From squatting deeply, I stood up and opened my eyes to see my friend on the sticky mat next me, frantically whispering, are you OK? Are YOU ok?
Our mats lined us up like sardines from one end of the room to the other all to practice with one of San Francisco’s most popular, up and coming rock star yoga instructors. The forced, rapid exhales filled the damp and dimly lit space where a colorful Ganesh surrounded in a pink lotus blossom illuminated one wall. As my head began to throb, I realized that I must have blacked out and fallen hard. I mumbled, “how did I get to the floor?” Hauling myself off it to join the rest of the class in what was beginning to feel like a sweat lodge, my ego begged to keep going. Balancing on one foot felt impossible. On two feet: a struggle. The teacher’s assistant asked if I’d like something. “Water, please.” Instead she returned with an energy bar. Confused, I finally wobbled out of the room, only to shiver in the cool lobby for the next hour or so while thumbing through a self-help (or Self Enlightenment, as they’re called these days) book I found.
Resolved to treat this experience as yet another tutorial in humility, I was overdue. It had only been a day or so since the last one. These lessons come so rapidly that it feels like I should grab my son’s body armor and shield used for Nurf wars. The darts feel like they are flying aimlessly but if I duck just slightly to the right or under, I just might miss them. Until suddenly, I realize that I am throwing darts of doubt, fear, judgment, expectations, comparison…at myself, and then I just simply stand. Allow them to come until I can no longer feel them, numb and passive.
I attended a yoga immersion the day after my fall. My head still feeling the sting of the collapse and the warning stamped firmly into my heart, I spent the next 5 days learning from some of the most gifted, and affecting teachers I’ve ever had. With over a half a dozen veteran teachers, I felt inexperienced and humbled. Day 4, I put down my internal shield and imaginary sword and dealt face to face with insecurities with a healing cry. By day 5, exhausted and overflowing with a new kind of energy, I began to resemble the confident me I was in during my journeys to Thailand this summer.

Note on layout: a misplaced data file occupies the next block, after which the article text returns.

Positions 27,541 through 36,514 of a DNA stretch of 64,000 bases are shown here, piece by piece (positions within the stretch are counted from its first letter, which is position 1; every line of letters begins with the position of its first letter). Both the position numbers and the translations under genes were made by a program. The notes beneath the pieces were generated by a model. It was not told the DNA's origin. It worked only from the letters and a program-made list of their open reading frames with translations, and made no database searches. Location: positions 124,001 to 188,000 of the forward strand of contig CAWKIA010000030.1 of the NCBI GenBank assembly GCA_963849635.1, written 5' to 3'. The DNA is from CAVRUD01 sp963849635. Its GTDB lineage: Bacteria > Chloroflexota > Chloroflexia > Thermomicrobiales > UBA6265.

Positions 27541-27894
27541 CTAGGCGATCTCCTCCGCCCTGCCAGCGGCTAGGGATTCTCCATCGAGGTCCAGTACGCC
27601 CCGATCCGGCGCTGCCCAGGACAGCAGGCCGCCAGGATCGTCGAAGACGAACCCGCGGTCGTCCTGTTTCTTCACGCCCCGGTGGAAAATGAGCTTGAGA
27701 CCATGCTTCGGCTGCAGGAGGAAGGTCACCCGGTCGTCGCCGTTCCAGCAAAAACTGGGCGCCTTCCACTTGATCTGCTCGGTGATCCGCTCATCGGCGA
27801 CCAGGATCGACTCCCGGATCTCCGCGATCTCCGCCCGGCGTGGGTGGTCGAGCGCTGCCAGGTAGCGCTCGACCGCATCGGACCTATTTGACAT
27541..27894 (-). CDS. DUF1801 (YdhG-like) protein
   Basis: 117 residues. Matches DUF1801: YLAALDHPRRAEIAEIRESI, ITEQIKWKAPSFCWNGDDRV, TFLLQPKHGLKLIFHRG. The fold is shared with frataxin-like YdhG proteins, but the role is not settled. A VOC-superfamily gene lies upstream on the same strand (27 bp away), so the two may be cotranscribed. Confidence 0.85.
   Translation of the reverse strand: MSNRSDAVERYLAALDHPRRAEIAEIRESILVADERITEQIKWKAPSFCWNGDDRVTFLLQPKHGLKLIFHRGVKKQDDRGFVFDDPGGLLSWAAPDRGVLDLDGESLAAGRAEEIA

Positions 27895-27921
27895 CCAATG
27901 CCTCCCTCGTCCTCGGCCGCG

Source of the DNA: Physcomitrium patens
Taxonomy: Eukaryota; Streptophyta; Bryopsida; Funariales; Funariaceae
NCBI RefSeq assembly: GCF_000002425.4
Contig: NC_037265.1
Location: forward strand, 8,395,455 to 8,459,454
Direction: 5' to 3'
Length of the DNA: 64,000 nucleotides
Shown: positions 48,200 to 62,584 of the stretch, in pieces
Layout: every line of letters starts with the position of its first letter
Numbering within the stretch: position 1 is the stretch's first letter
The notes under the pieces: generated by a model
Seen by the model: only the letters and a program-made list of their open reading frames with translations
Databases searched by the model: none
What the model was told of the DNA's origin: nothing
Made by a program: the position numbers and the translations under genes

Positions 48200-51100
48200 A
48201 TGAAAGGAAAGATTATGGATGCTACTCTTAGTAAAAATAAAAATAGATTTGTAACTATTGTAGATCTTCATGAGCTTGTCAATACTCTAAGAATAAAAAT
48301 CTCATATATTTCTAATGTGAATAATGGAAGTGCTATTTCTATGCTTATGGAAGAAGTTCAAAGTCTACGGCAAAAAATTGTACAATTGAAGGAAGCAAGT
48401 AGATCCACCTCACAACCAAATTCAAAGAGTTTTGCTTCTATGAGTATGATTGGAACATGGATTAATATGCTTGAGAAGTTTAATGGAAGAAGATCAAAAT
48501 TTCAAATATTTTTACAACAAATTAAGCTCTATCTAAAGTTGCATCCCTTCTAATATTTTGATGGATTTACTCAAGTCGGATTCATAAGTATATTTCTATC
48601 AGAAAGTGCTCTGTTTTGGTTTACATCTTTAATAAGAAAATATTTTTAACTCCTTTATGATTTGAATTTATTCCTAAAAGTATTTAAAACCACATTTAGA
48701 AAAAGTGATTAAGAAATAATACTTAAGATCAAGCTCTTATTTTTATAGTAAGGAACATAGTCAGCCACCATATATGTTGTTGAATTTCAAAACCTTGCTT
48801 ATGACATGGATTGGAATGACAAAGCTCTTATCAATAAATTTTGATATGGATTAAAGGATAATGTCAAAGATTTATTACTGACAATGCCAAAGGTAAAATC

Fainting is defined as a transient loss of consciousness. I return again to taking off the layers of armor that I hide behind and allow these teachings to come, regaining the consciousness that I’ve deliberately shoved aside. Reflecting on the book I flipped through in the lobby after fainting, one passage read “… lean into the sharp points.” What I think she meant was allow the difficulties and stress of life to not affect who you are.
The sharp points or darts: comparing myself to someone else’s body or apparent glamorous life; hurtful actions and gossip among “friends”; missing my son’s soccer games; not completing a project or meeting many self-imposed deadlines; watching my father struggle with his wife’s Alzheimer’s with feelings of helplessness; and failure in marriage pierce my soul.
When I resist the sharp points, they hurt. When I ignore them, I am numb. When I surrender, I am alive. I begin to live again. A friend reminded me of my life’s intention. How could I forget? The word “LIVE” in Chinese characters are tattooed on my foot, so that when I fold forward or fall down, my only view is that of life. By moving into myself, I am aware that I have always been in possession of my own completeness. I am reminded to live.
Photo credits: Melissa Smith
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